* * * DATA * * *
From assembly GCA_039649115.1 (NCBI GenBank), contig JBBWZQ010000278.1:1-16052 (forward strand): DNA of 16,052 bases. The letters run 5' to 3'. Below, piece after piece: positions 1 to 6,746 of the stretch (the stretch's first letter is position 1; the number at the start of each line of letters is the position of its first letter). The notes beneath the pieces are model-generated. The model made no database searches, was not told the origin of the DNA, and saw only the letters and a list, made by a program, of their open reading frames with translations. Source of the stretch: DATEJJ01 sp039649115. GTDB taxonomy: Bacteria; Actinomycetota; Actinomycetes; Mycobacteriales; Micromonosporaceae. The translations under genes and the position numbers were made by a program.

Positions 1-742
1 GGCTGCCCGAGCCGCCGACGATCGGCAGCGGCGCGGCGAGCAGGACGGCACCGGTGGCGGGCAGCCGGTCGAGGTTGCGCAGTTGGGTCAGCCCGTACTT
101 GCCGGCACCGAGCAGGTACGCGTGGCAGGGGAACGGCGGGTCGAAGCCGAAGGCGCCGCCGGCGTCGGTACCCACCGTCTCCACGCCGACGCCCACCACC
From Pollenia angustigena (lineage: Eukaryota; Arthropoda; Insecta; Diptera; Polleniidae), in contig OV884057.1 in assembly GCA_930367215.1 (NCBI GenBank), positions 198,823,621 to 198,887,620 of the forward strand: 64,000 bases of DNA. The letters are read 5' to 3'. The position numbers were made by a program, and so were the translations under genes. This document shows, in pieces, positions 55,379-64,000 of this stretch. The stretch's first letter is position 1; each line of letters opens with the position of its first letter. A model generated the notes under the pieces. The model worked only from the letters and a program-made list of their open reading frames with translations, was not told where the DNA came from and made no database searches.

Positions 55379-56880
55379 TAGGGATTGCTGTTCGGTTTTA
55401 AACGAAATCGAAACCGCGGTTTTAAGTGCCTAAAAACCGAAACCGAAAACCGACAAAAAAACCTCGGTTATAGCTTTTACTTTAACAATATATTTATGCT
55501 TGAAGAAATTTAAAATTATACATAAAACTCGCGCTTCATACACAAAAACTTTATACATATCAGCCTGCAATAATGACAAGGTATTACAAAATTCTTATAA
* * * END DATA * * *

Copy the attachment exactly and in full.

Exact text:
From assembly GCA_039649115.1 (NCBI GenBank), contig JBBWZQ010000278.1:1-16052 (forward strand): DNA of 16,052 bases. The letters run 5' to 3'. Below, piece after piece: positions 1 to 6,746 of the stretch (the stretch's first letter is position 1; the number at the start of each line of letters is the position of its first letter). The notes beneath the pieces are model-generated. The model made no database searches, was not told the origin of the DNA, and saw only the letters and a list, made by a program, of their open reading frames with translations. Source of the stretch: DATEJJ01 sp039649115. GTDB taxonomy: Bacteria; Actinomycetota; Actinomycetes; Mycobacteriales; Micromonosporaceae. The translations under genes and the position numbers were made by a program.

Positions 1-742
1 GGCTGCCCGAGCCGCCGACGATCGGCAGCGGCGCGGCGAGCAGGACGGCACCGGTGGCGGGCAGCCGGTCGAGGTTGCGCAGTTGGGTCAGCCCGTACTT
101 GCCGGCACCGAGCAGGTACGCGTGGCAGGGGAACGGCGGGTCGAAGCCGAAGGCGCCGCCGGCGTCGGTACCCACCGTCTCCACGCCGACGCCCACCACC
From Pollenia angustigena (lineage: Eukaryota; Arthropoda; Insecta; Diptera; Polleniidae), in contig OV884057.1 in assembly GCA_930367215.1 (NCBI GenBank), positions 198,823,621 to 198,887,620 of the forward strand: 64,000 bases of DNA. The letters are read 5' to 3'. The position numbers were made by a program, and so were the translations under genes. This document shows, in pieces, positions 55,379-64,000 of this stretch. The stretch's first letter is position 1; each line of letters opens with the position of its first letter. A model generated the notes under the pieces. The model worked only from the letters and a program-made list of their open reading frames with translations, was not told where the DNA came from and made no database searches.

Positions 55379-56880
55379 TAGGGATTGCTGTTCGGTTTTA
55401 AACGAAATCGAAACCGCGGTTTTAAGTGCCTAAAAACCGAAACCGAAAACCGACAAAAAAACCTCGGTTATAGCTTTTACTTTAACAATATATTTATGCT
55501 TGAAGAAATTTAAAATTATACATAAAACTCGCGCTTCATACACAAAAACTTTATACATATCAGCCTGCAATAATGACAAGGTATTACAAAATTCTTATAA